Bob branched out from biology to become Hatfield Forest's coppicing champ
The chairman of the Bishop Stortford Natural History Society is celebrating 40 years volunteering at Hatfield Forest.
Bob Reed, from Sawbridgeworth, remembers playing in the Uttlesford woodland as a young boy in the 1950s, and now he is leader of the team of coppicing volunteers.
What started out as a hobby alongside a busy career has turned into a lifelong obsession.
Bob grew up in the area and had a long career as a biology teacher. He began coppicing - a traditional woodland management technique involving the repeated cutting and harvesting of small diameter trees at or near ground level - in 1978.
It has been carried out at Hatfield Forest for hundreds of years; originally to provide a source of building materials, firewood and animal fodder, but today provides a safe habitat for a huge variety of wildlife including many rare species of birds, insects, butterflies, fungi and plants.
Henry Bexley, operations manager at Hatfield Forest, said: "Bob's team do the best example of historic coppicing I have ever seen. I could never get that sort of continuity from a contractor.
"The quality of the coppicing has had a fundamental impact on the conservation of the forest and creation of wildlife habitats. Nightingales are returning to rare nesting sites and butterfly numbers are increasing and this is mostly down the quality of the coppicing that Bob's team do.
"Other people and organisations including the Woodland Trust have come to the forest to learn about how we managing coppicing.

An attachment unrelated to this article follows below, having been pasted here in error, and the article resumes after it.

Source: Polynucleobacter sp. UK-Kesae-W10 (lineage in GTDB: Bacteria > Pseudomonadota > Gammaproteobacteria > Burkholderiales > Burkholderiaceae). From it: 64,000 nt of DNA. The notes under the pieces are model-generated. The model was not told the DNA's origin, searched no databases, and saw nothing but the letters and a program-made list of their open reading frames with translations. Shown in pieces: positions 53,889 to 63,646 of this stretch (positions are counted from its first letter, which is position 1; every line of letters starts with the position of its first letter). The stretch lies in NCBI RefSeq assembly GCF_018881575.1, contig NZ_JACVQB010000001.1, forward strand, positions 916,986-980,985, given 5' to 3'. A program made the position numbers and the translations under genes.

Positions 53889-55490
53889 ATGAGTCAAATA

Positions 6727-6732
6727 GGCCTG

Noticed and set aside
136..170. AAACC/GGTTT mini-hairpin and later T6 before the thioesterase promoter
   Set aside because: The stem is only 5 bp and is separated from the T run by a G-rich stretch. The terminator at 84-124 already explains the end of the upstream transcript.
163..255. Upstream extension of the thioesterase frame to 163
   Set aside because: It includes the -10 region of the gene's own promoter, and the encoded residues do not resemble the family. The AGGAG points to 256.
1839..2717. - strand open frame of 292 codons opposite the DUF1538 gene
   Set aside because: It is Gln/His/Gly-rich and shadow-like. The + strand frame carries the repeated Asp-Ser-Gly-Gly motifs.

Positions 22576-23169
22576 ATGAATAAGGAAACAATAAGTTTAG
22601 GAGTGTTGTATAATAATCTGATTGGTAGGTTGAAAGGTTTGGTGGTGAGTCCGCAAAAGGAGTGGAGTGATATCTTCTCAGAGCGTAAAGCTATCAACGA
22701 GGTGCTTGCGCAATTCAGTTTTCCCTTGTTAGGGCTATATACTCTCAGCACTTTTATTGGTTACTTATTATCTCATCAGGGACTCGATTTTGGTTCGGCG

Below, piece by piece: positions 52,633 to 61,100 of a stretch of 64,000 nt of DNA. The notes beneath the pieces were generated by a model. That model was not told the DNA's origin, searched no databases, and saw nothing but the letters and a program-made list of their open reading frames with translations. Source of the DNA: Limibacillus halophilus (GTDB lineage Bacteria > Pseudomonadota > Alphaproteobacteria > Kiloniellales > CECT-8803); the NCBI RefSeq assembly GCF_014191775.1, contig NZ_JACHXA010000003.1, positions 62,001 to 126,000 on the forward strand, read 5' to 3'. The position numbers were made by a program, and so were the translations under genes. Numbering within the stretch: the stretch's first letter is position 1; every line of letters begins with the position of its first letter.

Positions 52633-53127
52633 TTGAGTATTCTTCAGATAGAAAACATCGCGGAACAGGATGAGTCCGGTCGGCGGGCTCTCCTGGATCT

Bob said: "I got involved in the Bishop Stortford Natural History Society in 1968. In 2008 the National Trust allowed us to use the meeting room free of charge at the estate office for the society meetings. Without this support, I doubt if the society would still be going today.
"We formed a subgroup to the society called Forest Nature which is dedicated to Hatfield Forest. We carry out surveys including the Big Forest Bird Watch, aquatic surveys on all of the forest's water bodies, wildflower, oxlip, bat, dormouse, glow worm, fungi surveys, mink monitoring, kingfisher bank construction, to name but a few.
"The forest is really special and I like to think I'm making a contribution to the community by helping to protect it. It's an ancient woodland with a history dating back over 1,000 years and
it's amazing to have the opportunity to help look after it so future generations can enjoy it for many more years"
Over four decades, Bob has seen many changes mostly around health and safety. "You've got to get it right. There's a lot of paperwork but I'm used to that as a teacher. I still take the register at the start of every session!"
There are over 25 volunteers in the coppicing team and every other Saturday from October to March, Bob and his team are hard at work.
"Some people come for the conservation, others come because they enjoy the hands-on work and some come just because they enjoy getting outside and the company of other people. We have a great team and no matter what the weather they always turn up!"
"WoodFest is one of the highlights of the year for the team. It's great to be able to meet the public and talk about the work we do. I think a lot of people don't realise how much work is involved to protect the forest and that most of it is carried out by volunteers. WoodFest is a great celebration if everything that happens at the forest and I love sharing our work and recruiting new volunteers. I would recommend it to anyone."
WoodFest will take place from Friday to Sunday, September 6 to 8 this year. If you would like to more about the conservation work at Hatfield Forest and how you can get involved visit www.nationaltrust.org.uk/hatfield-forest
More by this authorSinead Corr